Splitters and Lumpers

I’ve been thinking about baseball player types recently, and an article about psychologist James Flynn struck a chord with me in that regard. To summarize an argument I’m sure I don’t fully grasp, Flynn claims that the intelligence of present day far exceeds that of about 100 years ago. One of the distinguishing factors he sees is that 19th century intelligence focused on “splitting”, distinguishing between two things on a utilitarian level – this object is useful for this purpose, this one is not. Modern thinkers, in contrast, are “lumpers”, finding similarities between things which allow us to lump them together in an abstract category. Thinking about player types, I would argue, is this kind of thinking in action. It’s the principle behind Bill James’ similarity score system. Continue reading

Project: 2012

Ivan Rodriguez – Catcher (4th all-time) 93.1
1991-2011
10270 PA, .296/.334/.464, 2844 H, 311 HR, 127 SB (+146, 46% CS)
1999 AL MVP, 14 All-Star Games, 13 Gold Gloves, 7 Silver Sluggers

Perhaps the greatest defensive catcher of all time, and certainly the most durable. Even Johnny Bench, who could shut down a running game by his mere presence in the lineup, couldn’t match Rodriguez’s baserunner kills. Plus he had the iconic, ball thrust aloft, moment to end the 2003 NLDS. Continue reading

Project: 2011

Ken Griffey Jr. – Centerfield 100.7
1989-2010
11304 PA, .284/.370/.538, 2781 H, 630 HR, 184 SB (+3)
1997 MVP, 10 Gold Gloves, 13 All-Star Games, 7 Silver Sluggers

Possibly the most disappointing Hall of Fame career of all time? From 1990-1999 he was a god. But his 30s were not kind to Griffey. It’s actually quite alarming to think he hit 630 HRs, while missing a huge portion of his games after 2000. Even more remarkable is that this was the highest offensive context in generations. I’m not sure it’s entirely crazy to think that a healthy Griffey could have hit 800 HRs. Anyway, better to think of him as the player he was (which was a great one) rather than the player he could have been. He may have been the closest we’ll see to Mickey Mantle. Continue reading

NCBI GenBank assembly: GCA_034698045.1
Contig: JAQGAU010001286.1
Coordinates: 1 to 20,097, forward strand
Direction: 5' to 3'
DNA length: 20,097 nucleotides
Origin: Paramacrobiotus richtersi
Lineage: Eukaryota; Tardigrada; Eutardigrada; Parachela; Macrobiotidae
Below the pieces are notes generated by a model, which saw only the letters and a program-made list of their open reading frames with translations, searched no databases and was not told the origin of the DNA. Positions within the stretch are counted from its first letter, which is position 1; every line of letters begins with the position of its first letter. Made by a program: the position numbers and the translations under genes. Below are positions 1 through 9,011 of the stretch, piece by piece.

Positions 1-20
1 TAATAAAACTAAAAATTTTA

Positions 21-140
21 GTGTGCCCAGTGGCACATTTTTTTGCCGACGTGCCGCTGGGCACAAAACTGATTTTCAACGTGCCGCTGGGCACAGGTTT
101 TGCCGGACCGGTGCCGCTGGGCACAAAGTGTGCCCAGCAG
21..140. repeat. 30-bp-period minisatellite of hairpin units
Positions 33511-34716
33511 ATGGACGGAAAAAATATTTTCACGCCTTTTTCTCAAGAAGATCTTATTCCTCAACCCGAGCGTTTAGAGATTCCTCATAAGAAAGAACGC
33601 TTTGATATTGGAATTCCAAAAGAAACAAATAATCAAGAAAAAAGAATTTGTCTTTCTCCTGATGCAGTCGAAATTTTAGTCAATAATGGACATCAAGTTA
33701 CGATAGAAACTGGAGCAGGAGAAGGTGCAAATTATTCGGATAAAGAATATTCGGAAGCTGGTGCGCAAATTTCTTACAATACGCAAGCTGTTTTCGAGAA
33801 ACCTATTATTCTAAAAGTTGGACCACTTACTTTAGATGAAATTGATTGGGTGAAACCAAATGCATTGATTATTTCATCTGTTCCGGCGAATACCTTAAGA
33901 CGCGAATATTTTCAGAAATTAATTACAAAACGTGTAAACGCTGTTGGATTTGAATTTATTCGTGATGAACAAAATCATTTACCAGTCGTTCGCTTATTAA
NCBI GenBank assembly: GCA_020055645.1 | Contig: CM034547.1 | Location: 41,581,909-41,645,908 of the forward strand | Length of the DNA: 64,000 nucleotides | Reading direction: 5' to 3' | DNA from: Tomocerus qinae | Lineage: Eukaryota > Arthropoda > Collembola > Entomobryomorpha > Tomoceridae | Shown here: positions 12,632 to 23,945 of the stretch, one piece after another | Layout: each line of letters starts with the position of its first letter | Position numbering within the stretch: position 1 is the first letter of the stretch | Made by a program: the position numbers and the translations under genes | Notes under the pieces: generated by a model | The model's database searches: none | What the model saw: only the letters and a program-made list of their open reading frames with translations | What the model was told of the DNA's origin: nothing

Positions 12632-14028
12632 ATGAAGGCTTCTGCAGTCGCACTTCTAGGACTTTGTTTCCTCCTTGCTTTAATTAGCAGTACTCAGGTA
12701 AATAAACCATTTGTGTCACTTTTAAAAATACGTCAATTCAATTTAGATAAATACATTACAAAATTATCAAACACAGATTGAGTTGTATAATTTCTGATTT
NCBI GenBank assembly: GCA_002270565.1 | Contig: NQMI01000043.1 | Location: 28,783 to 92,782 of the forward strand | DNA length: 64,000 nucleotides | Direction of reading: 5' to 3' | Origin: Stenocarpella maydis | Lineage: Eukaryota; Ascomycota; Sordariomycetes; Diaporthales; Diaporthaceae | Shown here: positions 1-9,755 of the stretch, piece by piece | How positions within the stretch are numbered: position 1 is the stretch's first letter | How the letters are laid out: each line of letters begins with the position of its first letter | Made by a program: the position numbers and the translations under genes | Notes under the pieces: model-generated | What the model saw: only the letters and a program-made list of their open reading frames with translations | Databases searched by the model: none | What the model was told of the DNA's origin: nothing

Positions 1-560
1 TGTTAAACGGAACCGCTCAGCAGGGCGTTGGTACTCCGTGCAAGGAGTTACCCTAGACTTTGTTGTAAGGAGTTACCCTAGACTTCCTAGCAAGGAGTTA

Project: 2010

Randy Johnson – Starting Pitcher 113.1
1988-2009
4135 IP, 303-166, 3.29 ERA, 4875 K
1995, 1999, 2000, 2001, 2002 Cy Young, 10 All-Star Games

Johnson has become a patron saint for young pitchers with dominating stuff who haven’t quite turned the corner. At age 30 Johnson had made 186 Major League starts and sported an impressive 81-62 record with a big strikeout rate, a solid ERA and a massive flaw in the control department. He wasn’t a bad pitcher, more like a solid #2 guy who could dominate a game, then come out next week and walk 7 and lose 8-6. Then something clicked. In fact, if you erase everything before the age of 31 I think Randy Johnson is still an easy Hall of Fame choice. In his 30s Randy Johnson was simply unbeatable. He was a massive, ugly, intimidating beast of a man on the mound. Lefties batted .199 off of him, and hit just 25 HRs off of him in 2104 plate appearances. If he’d learned how to pitch earlier I don’t have any doubt he’d have had the greatest career of any pitcher of all-time. Continue reading